Disability Arts & Activism Archive

We’ve had some exciting things underway at Kickstart, and are thrilled to be able to share with you a little bit about what has been happening! It is our great pleasure to introduce you to the “Disability Arts & Activism Archive” project, and the project lead Q. 

Meet Q!

Q [they/it] 
Image Description: Q, a white person with short dirty blonde hair, wearing a black toque, big circular sunglasses, a small dangly mushroom earring, red knit sweater, beige wool vest, and loose blue jeans. On its vest are several pins: one is a 3D-printed shelf mushroom, another says “Dangerous Dyke,” and the third has illustrated fungi and says “Weird But Wonderful”. It’s standing among ferns and bracken, one hand resting on a dead branch, smiling at someone out of frame. 
photo credit: Q’s anonymous partner (does not wish to be named)

Q is a disability justice educator, accessibility & culture consultant, and grassroots death doula on the land of the Pilalt and Ts’elxwéyeqw tribes of the Stó꞉lō Nation. 

​It has worked as an educator and consultant with organizations such as Verses Festival of Words and Vancouver Poetry House, Women Against Violence Against Women, and Pivot Legal Society. It has also spoken at conferences such as the Edmonton Men’s Health Collective and Converge Con, and written for publications such as Briarpatch, ANMLY, and Pride Magazine on queer disabled culture and artist-activist movements.

With an understanding of queercrip culture and community grown from its love of mycology and especially mycelium, Q brings its joy for connection and shared learning to every project and engagement. It also brings a lot of cat and dog fur collected on its clothes from its furry family, and at least one fiber arts project.

PROJECT DESCRIPTION

The Disability Arts & Activism Archive (DAAA) will trace much-needed disability* movement and arts history across what is colonially called British Columbia. Reflecting on broader movements across “North America” and even globally, how can we better honour work that has been done by marginalized disabled people in an ongoing and accessible** way?

The DAAA will begin with a series of interviews with disabled artists and organizers recounting their experiences and desires: What have they organized for? What have they created in response to? What parts of disability arts and organizing offer us necessary wisdom for the present moment?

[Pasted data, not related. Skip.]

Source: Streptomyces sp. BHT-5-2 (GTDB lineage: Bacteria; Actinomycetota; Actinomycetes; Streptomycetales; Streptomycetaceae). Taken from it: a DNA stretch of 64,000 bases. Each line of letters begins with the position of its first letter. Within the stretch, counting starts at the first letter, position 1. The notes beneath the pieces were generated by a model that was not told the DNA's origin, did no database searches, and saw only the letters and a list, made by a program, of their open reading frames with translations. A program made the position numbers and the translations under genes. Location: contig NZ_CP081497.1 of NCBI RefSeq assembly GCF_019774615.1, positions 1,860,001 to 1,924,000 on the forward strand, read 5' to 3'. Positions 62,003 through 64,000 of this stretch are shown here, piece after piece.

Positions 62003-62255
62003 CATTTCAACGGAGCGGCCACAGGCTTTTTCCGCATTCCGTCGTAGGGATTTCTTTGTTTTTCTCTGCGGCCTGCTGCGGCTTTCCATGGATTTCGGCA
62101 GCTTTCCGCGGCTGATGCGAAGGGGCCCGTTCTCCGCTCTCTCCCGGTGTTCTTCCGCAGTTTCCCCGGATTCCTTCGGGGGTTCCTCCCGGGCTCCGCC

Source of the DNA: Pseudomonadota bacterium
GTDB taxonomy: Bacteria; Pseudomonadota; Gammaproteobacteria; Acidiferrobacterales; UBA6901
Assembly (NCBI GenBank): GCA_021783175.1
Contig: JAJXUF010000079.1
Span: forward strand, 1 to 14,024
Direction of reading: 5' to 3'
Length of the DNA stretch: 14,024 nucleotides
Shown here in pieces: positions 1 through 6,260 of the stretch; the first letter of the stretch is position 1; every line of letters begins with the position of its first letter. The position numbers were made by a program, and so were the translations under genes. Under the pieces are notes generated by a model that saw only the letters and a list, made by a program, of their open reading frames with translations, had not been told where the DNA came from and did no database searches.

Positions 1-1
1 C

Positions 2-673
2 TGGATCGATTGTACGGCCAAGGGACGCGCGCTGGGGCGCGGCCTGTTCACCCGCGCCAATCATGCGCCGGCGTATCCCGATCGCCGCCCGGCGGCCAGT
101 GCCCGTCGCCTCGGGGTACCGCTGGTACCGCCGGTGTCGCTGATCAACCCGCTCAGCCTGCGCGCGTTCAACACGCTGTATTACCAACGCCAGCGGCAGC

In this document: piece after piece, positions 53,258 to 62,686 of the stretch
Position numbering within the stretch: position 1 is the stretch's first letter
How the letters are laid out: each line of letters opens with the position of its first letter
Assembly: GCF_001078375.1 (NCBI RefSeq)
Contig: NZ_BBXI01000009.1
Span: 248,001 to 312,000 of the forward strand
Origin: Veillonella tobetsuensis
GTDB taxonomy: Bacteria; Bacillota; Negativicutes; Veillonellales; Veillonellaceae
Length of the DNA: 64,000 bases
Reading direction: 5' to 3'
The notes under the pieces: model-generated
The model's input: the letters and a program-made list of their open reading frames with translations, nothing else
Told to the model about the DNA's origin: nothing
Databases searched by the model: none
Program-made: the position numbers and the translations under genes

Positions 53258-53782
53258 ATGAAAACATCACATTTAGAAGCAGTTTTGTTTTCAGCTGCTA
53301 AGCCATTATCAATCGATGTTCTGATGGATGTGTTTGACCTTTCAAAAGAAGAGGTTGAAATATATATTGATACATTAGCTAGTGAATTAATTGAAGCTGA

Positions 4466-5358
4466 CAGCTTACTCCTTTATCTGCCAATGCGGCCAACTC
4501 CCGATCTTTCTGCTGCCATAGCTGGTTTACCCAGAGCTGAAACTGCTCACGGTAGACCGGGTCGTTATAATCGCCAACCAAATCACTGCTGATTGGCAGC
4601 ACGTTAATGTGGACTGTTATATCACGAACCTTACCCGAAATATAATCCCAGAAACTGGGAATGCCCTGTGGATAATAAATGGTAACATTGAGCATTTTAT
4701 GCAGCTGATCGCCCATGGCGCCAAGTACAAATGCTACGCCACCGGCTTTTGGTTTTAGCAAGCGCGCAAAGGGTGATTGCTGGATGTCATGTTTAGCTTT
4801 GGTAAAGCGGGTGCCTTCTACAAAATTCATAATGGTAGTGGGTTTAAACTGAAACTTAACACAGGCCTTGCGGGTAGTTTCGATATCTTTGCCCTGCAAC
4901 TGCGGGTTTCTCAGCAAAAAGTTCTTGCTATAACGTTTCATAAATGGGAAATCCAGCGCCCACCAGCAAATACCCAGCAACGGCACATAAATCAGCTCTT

Following these interviews, disabled artists of various disciplines will be engaged for a multi-media interpretation process, which will be unique to each interview and interpreter. An example for inspiration may be crip intimacy & digital detritus, a multi-media interview between Q and Robin Eames for Sydney’s Digital Writers’ Festival 2019 that is linked in this line of text

All of this will culminate in a website on which these interviews and their interpretations are housed alongside an interactive timeline detailing dates in which art was made or communities mobilized. 

The DAAA will hopefully continue to grow and be added to in future further iterations of this first foray. Disability arts and histories have immeasurable value to both our own lives and to the fabric of our society. Whether we are included or excluded from that society, we continue to exist vibrantly, wholly, in the context of the world around us. A lack of documentation is an attempt at erasure—one that will hopefully be less successful with our collective efforts. 

*disability here defined as – Madness, mental illness, chronic illness, chronic pain, neurodivergence, limb and facial difference, physical disability, sensory disability, d/Deaf/hard of hearing; with the understanding that claiming Disabled is complicated for many for community, cultural, or individual reasons. 

**accessible here meaning both where the knowledge is held and how it is presented, ie accessible in time-space and in format-presentation.

Stay tuned to our website, newsletter & social media for more project updates!


About Kickstart Disability Arts

Kickstart Disability Arts and Culture is a Vancouver based arts non-profit that supports and promotes artists who identify as living with disabilities.

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